It’s your civil duty as a contributing member of society and the tight confines of Man Repeller’s Cosmo to judge me for having referenced myself in third person for the sake of this post’s title, so, go ahead.
Are you done?
Fine. One last jab, make it good.
Okay? Great. I’m glad we did that.
Moving on: when Ari asked me if I would participate in a program that he was putting together with Coach, I knew that meant the incorporation of the phenomenally rambunctious ladies he has gracefully painted gold over and over again on his site, Advanced Style. I wasn’t sure how we’d interact, but knowing that we would at all seemed enough to deliver an affirmative, “duh, what do you need from me? When? Can we do it right now?”
What resulted is the video featured right above, chronicling not only my first few weeks as a member of the short-hair-renegade (made devastatingly obvious by my disability to control it–why and how would any human with even half a heart and a camera allow the left side of my face to boast flocculent stir fry, damnit?), but also the suspension of my fear of growing old, care of my boisterous companion, Lynn Dell.
It sounds outrageous, right, that I’d be afraid to get old? Well, ever since I first read Joan Didion’s Slouching Towards Bethlehem, where she astutely points out, “It is often said that New York is a city for only the very rich and the very poor. It is less often said that New York is also…a city for only the very young,” I felt like I’d probably have no choice but to wrangle a way to cheat the biological system. If Brad Pitt could grow down, why couldn’t I, right?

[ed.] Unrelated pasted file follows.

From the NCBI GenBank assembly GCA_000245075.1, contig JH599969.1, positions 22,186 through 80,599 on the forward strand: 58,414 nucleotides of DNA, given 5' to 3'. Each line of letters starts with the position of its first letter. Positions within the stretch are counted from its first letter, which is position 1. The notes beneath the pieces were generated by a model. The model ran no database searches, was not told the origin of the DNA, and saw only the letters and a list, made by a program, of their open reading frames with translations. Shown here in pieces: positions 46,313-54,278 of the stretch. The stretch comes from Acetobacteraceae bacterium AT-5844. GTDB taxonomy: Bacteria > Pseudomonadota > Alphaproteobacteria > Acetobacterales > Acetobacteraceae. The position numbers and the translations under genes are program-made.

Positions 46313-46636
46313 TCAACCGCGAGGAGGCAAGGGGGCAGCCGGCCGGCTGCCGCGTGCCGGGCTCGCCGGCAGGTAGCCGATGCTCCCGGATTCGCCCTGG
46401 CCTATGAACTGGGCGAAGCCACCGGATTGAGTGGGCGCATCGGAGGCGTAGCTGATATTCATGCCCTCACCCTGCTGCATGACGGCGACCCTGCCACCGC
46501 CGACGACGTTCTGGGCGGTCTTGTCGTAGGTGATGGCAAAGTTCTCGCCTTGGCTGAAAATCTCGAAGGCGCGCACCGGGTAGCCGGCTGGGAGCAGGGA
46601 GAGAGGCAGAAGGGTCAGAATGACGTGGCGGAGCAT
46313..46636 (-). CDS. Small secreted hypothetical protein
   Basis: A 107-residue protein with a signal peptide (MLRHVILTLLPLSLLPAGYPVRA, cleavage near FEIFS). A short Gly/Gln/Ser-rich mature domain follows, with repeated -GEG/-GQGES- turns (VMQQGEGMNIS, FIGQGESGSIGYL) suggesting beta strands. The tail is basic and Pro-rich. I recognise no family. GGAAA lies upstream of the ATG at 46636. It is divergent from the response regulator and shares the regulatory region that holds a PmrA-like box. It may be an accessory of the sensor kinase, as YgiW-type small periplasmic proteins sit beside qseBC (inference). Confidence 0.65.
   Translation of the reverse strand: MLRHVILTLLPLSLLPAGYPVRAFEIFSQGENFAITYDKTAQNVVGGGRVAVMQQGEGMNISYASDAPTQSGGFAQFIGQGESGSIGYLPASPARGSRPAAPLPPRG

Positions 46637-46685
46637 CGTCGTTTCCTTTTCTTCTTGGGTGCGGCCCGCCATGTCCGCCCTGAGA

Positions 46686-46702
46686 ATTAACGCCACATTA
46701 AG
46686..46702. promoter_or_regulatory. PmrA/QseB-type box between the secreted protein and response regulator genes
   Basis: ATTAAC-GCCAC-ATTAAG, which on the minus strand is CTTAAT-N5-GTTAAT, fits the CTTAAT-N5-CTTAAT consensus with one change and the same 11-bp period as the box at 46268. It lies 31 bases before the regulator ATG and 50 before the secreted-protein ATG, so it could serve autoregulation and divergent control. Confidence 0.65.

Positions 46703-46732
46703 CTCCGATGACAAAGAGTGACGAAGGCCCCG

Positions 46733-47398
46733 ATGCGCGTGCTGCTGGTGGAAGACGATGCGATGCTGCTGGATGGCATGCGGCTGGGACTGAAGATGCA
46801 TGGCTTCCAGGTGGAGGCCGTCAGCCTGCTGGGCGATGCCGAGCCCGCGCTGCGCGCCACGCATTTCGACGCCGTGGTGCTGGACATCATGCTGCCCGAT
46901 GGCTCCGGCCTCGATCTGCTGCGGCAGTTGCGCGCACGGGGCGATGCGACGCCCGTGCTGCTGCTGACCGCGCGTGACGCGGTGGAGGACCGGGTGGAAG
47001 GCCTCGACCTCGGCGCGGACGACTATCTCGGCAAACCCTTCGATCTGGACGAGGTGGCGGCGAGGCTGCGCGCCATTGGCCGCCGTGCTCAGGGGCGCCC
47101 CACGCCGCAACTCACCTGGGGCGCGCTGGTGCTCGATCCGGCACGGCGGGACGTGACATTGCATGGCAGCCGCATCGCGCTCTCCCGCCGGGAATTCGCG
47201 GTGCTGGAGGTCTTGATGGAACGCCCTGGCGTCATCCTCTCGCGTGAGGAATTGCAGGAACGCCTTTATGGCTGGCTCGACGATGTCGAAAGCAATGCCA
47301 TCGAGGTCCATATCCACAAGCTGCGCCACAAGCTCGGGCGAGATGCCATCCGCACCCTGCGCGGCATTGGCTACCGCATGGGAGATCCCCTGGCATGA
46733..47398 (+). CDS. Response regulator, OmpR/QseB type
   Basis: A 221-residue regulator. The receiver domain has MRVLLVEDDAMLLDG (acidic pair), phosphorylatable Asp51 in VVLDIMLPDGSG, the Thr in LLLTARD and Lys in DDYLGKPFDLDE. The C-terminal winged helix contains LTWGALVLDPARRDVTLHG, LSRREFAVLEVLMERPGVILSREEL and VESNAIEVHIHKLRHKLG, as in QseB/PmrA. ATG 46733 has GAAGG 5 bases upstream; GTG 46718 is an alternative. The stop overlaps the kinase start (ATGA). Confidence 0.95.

Wrong. That’s Hollywood, and in real life I have come to realize that it’s somewhat tragic I’ve been able maintain such a violent fear of getting older–if we don’t grow old, it means we’ve died, doesn’t it? And if we’ve died, we haven’t had the chance to reflect on memory’s past, remembering all old times as good times, patting ourselves on the back as we continue loosening our belt notches to make more comfortable our stomachs, which are bursting with flagrant experiences.
If this opportunity taught me anything, it is simply that you haven’t lived until you’ve been able to call yourself an octogenarian so proud, so colorful, so full of life, everyone else has got wonder what youth really means.